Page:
If you visit Gettysburg regularly—and I do—then at a certain point you want books that will take you to a certain section of the battle and walk you through the action step by step. “Little Round Top” is one of these books, and it's definitely highly recommended.
Adelman looks at the fighting on Little Round Top from a chronological perspective, rather than by walking across the top of the hill that sits at the eye of the so-called fishhook formation created by General Meade to defend at Gettysburg. Therefore, while a person walking along with the book may be a bit flummoxed by why they start at one end of the hill, move to the other, and then back again, (especially if it's ninety plus degrees and they have a hernia) the logic becomes clear as you read the text.
Fighting in a Civil War battle is never clean and neat, with a row of fighting moving left to right. It's a chaotic mess occurring—at least hopefully if you're the attacking party—several places at once. In the case of the fighting at Little Round Top, there's a need to get the perspective of General Warren first. Adelman helps you get into the mindset of those there at the time by telling you what Warren saw from the same spot that you are standing on.
From there, it's a bit of a walk to get over to the scene of the fighting made famous by the movie Gettysburg, namely Chamberlain's 20th Maine. Adelman walks you through the fighting by that famous regiment as well as its neighboring units, who actions were no less heroic—they just didn't get the top billing when the cameras rolled.
In this general area, there's a bit of nice commentary on the changing nature of the battlefield park. Sometimes we tend to think that the park comes into place whole, protecting things as they looked and nothing about it needs to be changed. Well, that's completely untrue. After all, there weren't neat paved roads, fences decay over time, and of course there's the constant threat of vandalism. Adelman helps the user of this guide understand the changing face of Little Round Top, winding it seamlessly into the narrative of the battle itself.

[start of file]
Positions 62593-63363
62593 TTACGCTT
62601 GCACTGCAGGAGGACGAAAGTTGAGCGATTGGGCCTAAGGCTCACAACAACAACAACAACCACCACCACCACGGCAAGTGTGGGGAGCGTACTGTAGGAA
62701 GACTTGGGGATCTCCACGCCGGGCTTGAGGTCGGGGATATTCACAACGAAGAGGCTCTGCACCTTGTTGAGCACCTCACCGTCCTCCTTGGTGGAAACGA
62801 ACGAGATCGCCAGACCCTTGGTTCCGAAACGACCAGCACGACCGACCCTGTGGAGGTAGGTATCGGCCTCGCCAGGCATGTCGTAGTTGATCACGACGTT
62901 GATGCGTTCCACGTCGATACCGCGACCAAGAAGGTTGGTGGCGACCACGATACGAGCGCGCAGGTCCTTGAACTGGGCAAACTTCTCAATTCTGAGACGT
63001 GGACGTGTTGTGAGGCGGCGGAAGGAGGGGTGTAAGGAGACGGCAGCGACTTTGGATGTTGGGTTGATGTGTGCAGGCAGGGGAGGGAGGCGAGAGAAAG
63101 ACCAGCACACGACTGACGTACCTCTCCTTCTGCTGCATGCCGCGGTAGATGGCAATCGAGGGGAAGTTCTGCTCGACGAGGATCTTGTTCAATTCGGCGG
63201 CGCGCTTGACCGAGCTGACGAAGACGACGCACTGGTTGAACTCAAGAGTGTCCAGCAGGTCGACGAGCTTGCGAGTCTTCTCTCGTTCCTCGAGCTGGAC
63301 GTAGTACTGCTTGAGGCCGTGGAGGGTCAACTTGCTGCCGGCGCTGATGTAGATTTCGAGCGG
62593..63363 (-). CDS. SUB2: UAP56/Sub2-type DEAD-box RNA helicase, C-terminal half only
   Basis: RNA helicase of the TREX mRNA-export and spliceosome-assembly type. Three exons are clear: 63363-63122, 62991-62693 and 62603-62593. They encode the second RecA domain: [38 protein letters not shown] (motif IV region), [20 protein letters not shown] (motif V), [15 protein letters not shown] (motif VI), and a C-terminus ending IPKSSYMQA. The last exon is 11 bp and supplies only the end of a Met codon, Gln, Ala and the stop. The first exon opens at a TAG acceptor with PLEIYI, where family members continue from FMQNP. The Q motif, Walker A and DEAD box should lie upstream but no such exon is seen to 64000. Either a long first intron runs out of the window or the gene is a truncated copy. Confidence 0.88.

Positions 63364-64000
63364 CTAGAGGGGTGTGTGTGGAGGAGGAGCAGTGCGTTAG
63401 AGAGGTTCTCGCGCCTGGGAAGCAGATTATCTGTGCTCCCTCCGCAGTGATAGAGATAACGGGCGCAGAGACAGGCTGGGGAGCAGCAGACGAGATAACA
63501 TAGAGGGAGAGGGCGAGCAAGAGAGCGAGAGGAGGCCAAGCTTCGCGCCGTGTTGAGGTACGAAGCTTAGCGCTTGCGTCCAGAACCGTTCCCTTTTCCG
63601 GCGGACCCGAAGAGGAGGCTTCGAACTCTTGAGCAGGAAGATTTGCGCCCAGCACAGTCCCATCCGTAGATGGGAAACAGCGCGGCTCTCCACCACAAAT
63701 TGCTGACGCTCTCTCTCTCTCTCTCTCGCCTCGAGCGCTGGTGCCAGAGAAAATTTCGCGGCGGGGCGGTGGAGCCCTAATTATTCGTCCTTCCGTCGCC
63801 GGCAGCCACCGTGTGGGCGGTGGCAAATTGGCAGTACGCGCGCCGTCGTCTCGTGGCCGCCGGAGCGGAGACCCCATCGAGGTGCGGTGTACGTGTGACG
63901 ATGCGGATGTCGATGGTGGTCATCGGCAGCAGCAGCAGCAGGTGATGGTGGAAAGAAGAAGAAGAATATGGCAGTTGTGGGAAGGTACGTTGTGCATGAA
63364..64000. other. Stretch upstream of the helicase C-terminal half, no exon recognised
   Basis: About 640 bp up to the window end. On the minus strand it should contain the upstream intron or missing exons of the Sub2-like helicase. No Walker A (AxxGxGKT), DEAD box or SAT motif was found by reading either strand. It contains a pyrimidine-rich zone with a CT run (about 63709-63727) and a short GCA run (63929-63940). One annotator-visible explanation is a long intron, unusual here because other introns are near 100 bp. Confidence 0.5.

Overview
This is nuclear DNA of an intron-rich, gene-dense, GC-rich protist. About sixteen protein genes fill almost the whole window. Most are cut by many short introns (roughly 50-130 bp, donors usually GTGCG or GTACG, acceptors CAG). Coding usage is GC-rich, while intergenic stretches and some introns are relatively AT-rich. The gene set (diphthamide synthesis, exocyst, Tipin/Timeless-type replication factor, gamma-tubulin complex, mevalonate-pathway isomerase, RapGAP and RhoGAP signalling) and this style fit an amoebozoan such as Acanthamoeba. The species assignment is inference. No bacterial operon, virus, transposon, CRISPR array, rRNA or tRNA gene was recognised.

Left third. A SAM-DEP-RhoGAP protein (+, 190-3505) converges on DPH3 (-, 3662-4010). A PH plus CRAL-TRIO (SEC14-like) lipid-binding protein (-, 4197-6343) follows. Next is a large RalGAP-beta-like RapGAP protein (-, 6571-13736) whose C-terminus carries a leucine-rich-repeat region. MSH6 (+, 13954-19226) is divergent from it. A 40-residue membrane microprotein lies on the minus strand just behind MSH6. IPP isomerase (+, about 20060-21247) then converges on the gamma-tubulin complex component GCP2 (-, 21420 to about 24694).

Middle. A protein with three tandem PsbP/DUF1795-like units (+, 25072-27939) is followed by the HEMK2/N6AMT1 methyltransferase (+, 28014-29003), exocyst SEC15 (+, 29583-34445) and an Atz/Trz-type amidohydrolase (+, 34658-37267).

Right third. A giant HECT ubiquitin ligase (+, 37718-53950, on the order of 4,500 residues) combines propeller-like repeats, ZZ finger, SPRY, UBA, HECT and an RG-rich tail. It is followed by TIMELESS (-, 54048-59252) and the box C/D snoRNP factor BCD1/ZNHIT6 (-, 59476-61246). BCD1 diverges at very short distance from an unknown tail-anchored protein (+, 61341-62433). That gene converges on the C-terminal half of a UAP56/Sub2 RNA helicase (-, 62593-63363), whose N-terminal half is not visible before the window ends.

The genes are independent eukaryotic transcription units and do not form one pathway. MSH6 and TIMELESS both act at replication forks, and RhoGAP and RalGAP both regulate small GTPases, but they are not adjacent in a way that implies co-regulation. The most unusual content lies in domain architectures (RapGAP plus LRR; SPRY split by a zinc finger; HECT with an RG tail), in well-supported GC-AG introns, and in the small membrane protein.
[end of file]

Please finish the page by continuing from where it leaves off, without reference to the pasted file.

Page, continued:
While the majority of the fighting did occur near Chamberlain's men, Adelman makes sure we know about the other troops involved that day. While their fighting was not quite as intense, other troops plugged the gap in the Union Line, preventing the Confederates from enacting their planned flanking maneuver. Warren grabbed troops from wherever he could, and by the end of the day (and the end of the walking tour), troops from New York and Pennsylvania manned the hill and kept the Confederates at bay, even doing a bit of late-day charging to make sure the position held the night.
The last stop on the tour is the location of an old amusement park on the battlefield. I wish I were kidding. Thankfully, we'd never stop to such crass commercialism today. Of course not.
As is appropriate for a work this detailed, Adelman gets into smaller work, such as the sweeping of the lower hill or the placement of little-known batteries of artillery. He also laces the work with pictures both old and modern to help the reader make sure they are in the right place. (Very key for a few of the harder-to-access locations.) There's also a set of visual challenges, though I did not attempt them.
Even though this is a small tour guide, Adelman notates all of his sources and references, just like a more formal work, should the tourist wish to delve into the material further. It's a nice extra touch that makes this such a well-constructed book.
One word of warning should you use this book—since it is nearly 10 years old now and the Park Service is working on redoing the battlefield, you may have a bit of trouble locating some of the tour stops. My friend—who's been to Gettysburg more times than I have and that's saying something—ran into a bit of trouble here and there. Also, when you go may play a large part in how adventurous you choose to be. I got mauled in briers and gave up trying to get across the face of the hill for location 7A.
With plenty of maps for each part of the tour and just enough description to aid the reader-viewer without bogging down into minutia, “Little Round Top” is a great book for veteran Gettysburg visitors to pick up and use on their next trip to the hallowed ground my friend refers to as the promised land.